Influenza (seasonal)

Development Of Universal Flu Vaccine Is On The Horizon

With the new type of antibodies capable of counteracting different strains of influenza A viruses, universal flu vaccines may be developed.  Based on a new research at McMaster University and the Icahn School of Medicine at Mount Sinai, New York, this vaccine is different from the current seasonal vaccines that are frequently reformulated because of high mutation rates of flu viruses.  People just need to take a single annual shot of this new vaccine to protect themselves from all serotypes of flu viruses, including the strains that undergo constant mutation.  

La grippe particulièrement sévère cette année

Une forte activité de la grippe saisonnière est enregistrée en ce mois de janvier avec des cas de décès dans certaines localités. Parmi ces victimes figurent des enfants, une femme enceinte et des personnes âgées, soit les personnes à risque de complication et pour lesquelles la vaccination contre la grippe est recommandée.

Study: Boosted flu vaccine benefits elderly in care facilities

A study published Thursday finds that the Fluzone High-Dose vaccine, which contains four times more antigens than the regular vaccine, benefits elderly recipients who live in long-term care facilities.
The University of Pittsburgh School of Medicine recently completed the first study of high-dose vaccines for elderly in care facilities.

Study finds flu virus, vaccine effect closely tied

A Swiss study released Thursday said how much protection the flu shot provides depends on how closely the vaccine matches the circulating virus.
Adrian Egli and colleagues from the University of Basel began with blood samples from organ-transplant patients, as these individuals are at an increased risk for acquiring infections because their immune systems are riddled by immune-suppressive drugs used to prevent rejection. Under these circumstances, vaccines fail to work well.

Flu vaccines increase immunity against multiple viruses

Researchers at St. Jude Children’s Research Hospital recently found that seasonal flu vaccines may boost immune systems against multiple flu viruses and not just the viruses in the vaccine.
Scientists at the hospital tested the immune responses of study participants who had received their flu vaccines and found that the participants had a strong immune response against many different types of flu, including the H3N2 flu strain from 2010.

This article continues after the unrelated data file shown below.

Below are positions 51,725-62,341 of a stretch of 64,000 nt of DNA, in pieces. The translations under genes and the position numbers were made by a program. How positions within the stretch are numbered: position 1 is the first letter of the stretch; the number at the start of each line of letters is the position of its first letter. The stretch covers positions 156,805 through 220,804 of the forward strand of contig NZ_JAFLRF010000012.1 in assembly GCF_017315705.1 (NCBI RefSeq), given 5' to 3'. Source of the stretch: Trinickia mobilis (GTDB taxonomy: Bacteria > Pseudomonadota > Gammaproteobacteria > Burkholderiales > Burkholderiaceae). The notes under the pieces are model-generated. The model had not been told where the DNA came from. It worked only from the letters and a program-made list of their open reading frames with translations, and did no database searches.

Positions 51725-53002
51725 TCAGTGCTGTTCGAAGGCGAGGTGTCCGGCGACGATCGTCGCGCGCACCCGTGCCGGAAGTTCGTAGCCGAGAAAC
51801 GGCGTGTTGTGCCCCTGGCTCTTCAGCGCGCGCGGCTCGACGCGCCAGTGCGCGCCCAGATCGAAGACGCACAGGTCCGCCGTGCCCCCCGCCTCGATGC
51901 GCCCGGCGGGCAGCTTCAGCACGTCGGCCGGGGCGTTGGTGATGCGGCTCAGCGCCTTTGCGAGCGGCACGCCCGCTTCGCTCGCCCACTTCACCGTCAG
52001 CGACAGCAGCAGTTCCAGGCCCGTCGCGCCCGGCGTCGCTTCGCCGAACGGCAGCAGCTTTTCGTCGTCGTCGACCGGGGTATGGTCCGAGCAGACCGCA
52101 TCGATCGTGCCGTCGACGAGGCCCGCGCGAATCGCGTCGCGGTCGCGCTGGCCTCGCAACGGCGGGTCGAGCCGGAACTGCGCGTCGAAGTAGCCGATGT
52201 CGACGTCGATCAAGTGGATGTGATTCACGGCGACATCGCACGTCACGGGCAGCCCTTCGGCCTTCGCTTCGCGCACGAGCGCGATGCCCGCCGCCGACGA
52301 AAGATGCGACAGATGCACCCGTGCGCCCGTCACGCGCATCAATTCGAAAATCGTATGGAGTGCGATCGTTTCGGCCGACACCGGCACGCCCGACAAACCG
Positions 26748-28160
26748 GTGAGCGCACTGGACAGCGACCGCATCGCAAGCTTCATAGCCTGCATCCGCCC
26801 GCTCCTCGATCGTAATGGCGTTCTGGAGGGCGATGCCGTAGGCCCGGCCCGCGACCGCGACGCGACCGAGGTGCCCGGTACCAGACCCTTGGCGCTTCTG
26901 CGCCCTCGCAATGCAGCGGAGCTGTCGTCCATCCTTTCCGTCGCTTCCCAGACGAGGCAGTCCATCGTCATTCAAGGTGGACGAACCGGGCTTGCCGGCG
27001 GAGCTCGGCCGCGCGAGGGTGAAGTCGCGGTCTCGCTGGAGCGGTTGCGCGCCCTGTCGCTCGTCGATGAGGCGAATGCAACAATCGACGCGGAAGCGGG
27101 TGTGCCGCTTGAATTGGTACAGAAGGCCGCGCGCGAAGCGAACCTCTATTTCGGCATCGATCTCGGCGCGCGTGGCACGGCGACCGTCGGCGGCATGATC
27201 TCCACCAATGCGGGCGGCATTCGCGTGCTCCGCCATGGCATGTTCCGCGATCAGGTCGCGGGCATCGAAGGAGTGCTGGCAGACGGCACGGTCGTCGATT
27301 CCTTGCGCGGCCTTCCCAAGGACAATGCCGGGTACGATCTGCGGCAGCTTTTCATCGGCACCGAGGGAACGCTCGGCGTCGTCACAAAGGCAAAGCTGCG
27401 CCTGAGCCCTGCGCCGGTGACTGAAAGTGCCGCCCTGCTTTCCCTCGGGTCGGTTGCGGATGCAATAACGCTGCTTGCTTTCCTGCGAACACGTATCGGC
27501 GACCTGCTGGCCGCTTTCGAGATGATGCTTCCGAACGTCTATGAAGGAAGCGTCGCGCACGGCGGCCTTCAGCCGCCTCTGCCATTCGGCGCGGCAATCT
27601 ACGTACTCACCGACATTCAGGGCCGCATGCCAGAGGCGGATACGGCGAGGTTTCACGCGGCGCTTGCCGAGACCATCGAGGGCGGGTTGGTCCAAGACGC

University of Buffalo Develops new transport System for DNA Vaccines for HIV, Malaria, HPV, and Other Major Illnesses

Its performance isn’t measured by the distance it travels, but rather the delivery of its cargo: vaccines that contain genetically engineered DNA to fight HIV, cancer, influenza and other maladies.
Described recently in the Proceedings of the National Academy of Sciences, the technology is a biomedical advancement that could help unleash the potential of DNA vaccines, which despite two decades of research, have yet to make a significant impact in the treatment of major illnesses.

CDC's flu warning raises questions about vaccine match

The Centers for Disease Control and Prevention (CDC) warned yesterday that the profile of influenza viruses currently circulating, with A/H3N2 predominant, suggests a risk for a rough ride this winter, especially since about half of the H3N2 viruses don't match up with the corresponding strain in this year's vaccine.

STC to work with Alberta Health to control vaccine inventory

Scientific Technologies Corporation (STC) was recently awarded a contract with Alberta Health to help improve the management process and distribution of vaccine supply.

Hybrid Delivery System Boosts DNA Vaccines Potential

Scientists from the University at Buffalo have created a novel hybrid system designed to deliver genetic antigens and elicit a strong immune response in patients, something DNA vaccines have so far failed to deliver. The hybrid, presented in the Proceedings of the National Academy of Science and described as a “hybrid biosynthetic gene therapy vector development and dual engineering capacity,” brings together two usually distinct technologies to create a hybrid vector: combining a bacterial cell and a synthetic polymer.


Authorities Deem Novartis’ FLUAD Safe

Towards the end of November Italian officials prohibited the use of two batches of Novartis’ flu vaccine FLUAD after 13 deaths were reported to have taken place shortly after vaccination (8 within 24 hours). There were concerns from the AIFA that there may have been quality deficits within the two batches affected (143 301 and 142 701), however they and the ISS have deemed the vaccine safe after a series of negative results from preliminary tests.